Written By: Kerine Wint
With a predecessor like Avatar: The Last Airbender, any sequel/spinoff will face some unavoidable standards.
When Netflix released all four seasons of the Legend of Korra, many fans had lost interest after Nickelodeon took it off the air. With poor reviews of the first few seasons, many had subpar expectations of the series. From the reviews and unfortunate comparisons to ATLA, there was a standard that Korra couldn’t live up to compared to Aang. But, by Season 4, it becomes clear that Korra’s downfall as a “likable” character was not entirely her fault.
The first hiccup Avatar fans have is that Korra’s personality is the antithesis of Aang’s, which is unfair because a new show with a lead similar to Aang would be a cop-out and simply a remake of ATLA. It would have been a shame if Korra were to have the same obstacles or temperaments as Aang. She was brasher and hot-headed, but she was also sheltered, in a way Aang wasn’t.
The Legend of Korra starts with Korra realizing she’s the Avatar from a very young age and, unlike Aang, she’s excited at the prospect of being strong and powerful. However, later on, that mindset is a little misguided as we see her struggles to effect change because of her resistance and inability to connect with her spiritual side.
In Season 3, we learn that the Red Lotus tried to kidnap Korra as a child, which became the rationale for the adults in her life hiding her in the Southern Water Tribe. That course of action not only limited Korra’s freedom but also shelved an important part of her training for a reason she wasn’t aware of. That is where the first set of influential people in her life went wrong. Her parents and the White Lotus allow her to be irrational and skip over the importance of her spiritual practice.
Thus, throughout the show, her entire “Avatar” identity is tied to her prowess as a Bender and is not properly reinforced with teachings of diplomacy and problem-solving until it is too late. Going to Republic City on her own allowed her to get her airbending training. Her impatience and stubbornness stem from her ignorance about an Avatar’s actual duties. Even with the Unalaq plot in Season 2, Korra’s choice to ignore her father and Tenzin isn’t entirely unwarranted because her uncle knew how to manipulate her desperation for his gain.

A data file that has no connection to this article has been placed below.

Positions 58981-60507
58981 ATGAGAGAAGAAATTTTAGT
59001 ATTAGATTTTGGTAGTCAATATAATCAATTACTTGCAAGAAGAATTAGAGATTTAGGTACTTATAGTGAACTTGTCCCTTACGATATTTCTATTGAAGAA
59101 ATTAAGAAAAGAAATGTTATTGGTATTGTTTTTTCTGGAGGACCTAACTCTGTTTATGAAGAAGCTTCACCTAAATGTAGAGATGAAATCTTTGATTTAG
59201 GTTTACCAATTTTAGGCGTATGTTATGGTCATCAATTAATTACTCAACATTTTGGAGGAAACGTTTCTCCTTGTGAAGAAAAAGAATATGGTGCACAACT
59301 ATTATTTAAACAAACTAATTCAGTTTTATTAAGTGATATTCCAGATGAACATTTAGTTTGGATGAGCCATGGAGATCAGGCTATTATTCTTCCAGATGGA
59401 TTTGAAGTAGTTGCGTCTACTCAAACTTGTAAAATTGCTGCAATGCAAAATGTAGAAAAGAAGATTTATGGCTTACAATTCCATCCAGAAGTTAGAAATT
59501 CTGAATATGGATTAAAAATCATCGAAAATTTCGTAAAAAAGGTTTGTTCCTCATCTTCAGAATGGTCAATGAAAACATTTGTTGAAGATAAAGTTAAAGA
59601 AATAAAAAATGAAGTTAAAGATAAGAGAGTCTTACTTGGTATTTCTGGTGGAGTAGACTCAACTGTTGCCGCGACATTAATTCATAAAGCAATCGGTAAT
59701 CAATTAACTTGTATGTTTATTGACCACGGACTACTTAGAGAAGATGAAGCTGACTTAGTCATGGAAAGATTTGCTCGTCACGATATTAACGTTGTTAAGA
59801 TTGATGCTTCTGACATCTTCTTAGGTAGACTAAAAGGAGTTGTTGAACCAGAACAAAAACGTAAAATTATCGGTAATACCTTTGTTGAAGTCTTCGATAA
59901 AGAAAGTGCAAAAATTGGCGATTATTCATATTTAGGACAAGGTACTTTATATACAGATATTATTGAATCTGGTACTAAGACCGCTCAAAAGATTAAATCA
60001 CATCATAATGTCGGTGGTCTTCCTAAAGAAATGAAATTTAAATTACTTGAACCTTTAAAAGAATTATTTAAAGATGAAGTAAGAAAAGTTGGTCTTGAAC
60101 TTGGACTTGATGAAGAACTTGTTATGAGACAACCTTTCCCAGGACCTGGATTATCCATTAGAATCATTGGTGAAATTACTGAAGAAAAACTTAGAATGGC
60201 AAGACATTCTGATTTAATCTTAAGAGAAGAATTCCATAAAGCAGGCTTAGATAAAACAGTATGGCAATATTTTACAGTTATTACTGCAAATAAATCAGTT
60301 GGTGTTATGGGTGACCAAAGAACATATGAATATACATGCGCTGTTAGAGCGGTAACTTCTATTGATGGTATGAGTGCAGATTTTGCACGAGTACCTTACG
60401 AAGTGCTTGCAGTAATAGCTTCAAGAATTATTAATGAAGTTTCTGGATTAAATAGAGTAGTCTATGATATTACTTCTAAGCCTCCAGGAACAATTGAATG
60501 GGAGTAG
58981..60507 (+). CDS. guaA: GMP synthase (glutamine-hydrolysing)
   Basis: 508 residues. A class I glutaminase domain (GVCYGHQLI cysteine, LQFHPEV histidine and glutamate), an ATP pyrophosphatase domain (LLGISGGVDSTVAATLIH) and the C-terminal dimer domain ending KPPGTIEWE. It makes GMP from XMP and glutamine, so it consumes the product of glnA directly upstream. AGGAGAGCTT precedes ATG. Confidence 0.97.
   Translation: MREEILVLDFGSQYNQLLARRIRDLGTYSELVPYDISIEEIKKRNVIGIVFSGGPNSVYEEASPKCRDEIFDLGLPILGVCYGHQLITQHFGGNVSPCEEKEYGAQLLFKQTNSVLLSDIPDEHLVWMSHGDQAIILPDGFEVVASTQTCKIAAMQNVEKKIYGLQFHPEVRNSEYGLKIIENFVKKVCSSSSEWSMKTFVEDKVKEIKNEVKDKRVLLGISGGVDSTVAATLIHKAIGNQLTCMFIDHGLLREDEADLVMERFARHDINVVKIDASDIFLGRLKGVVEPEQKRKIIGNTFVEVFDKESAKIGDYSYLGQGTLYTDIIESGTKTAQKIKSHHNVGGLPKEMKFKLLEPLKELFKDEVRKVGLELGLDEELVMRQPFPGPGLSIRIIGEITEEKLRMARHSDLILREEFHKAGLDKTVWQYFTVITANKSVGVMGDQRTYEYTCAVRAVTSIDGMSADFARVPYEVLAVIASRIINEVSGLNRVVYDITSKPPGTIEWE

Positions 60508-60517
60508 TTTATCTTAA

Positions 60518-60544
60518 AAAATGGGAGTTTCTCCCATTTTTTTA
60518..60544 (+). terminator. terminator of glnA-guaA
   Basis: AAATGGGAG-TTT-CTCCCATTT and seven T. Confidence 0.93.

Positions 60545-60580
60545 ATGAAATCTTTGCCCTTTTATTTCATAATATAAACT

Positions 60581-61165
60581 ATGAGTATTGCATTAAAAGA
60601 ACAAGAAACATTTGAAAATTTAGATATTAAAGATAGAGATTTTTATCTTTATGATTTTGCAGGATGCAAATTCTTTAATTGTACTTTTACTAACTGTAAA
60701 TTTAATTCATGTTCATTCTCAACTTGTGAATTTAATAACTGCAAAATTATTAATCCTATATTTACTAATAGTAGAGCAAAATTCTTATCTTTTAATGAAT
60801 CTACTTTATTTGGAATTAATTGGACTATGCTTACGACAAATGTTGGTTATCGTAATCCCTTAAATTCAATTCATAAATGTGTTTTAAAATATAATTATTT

Although it was often frustrating to see the irrational decisions Korra made, most are reactionary to every new thing she learns. No one expects her to be aware of everything happening across all nations, but her time in Republic City proved she knew nothing at all. As a peacekeeper of both the living and spiritual worlds, Korra was at a disadvantage.
Tenzin, easily a fan favorite as Aang’s son, had a personal storyline that was done well. However, there’s enough evidence that he wasn’t the only person who could train the Avatar. In ATLA, we saw many spiritual creatures and people outside of the Air nation, such as the lion turtles and Uncle Iroh, who give Aang spiritual guidance. Also, in LOK, the White Lotus is more prominent and involved in Korra’s training, yet there were still few attempts to properly guide her from an early age. Season 4 reveals that Tenzin’s wife, Pema, is an Air Acolyte and has information and experience in Aang’s teachings of the Air Nomad culture and traditions. With Pema on Republic City’s council, Tenzin could focus on training the Avatar.
When Korra learns that the Red Lotus organization believes true peace between humans and spirits begins with ending the Avatar cycle, her lack of training becomes more concerning. With all good intentions aside, it seems irresponsible how many of her shortcomings were unaddressed, when this threat still exists.
With all that said, Korra is still a good Avatar—different but good. As a more mature, darker series, LOK proved with each season how Korra’s lack of freedom and being trapped in the Southern tribe was detrimental to her understanding of the outside world and its problems. Unlike Aang, Korra had the worst-case scenarios: losing her bending (twice), being poisoned and tortured by the Red Lotus, and constantly questioning her identity outside of her sheer strength.
With her lack of spiritual training, Korra felt more relatable and realistic as she had to come to terms with her flaws, especially when confronted by a world that didn’t believe they needed an Avatar anymore. Unlike Aang, who is more in tune with his sense of self, Korra’s arc reminds us that Avatars are humans first, whose flaws can’t magically become better just because they’re powerful. As the Avatar universe is bound to expand, Korra’s tenure and experience deserve the same respect.
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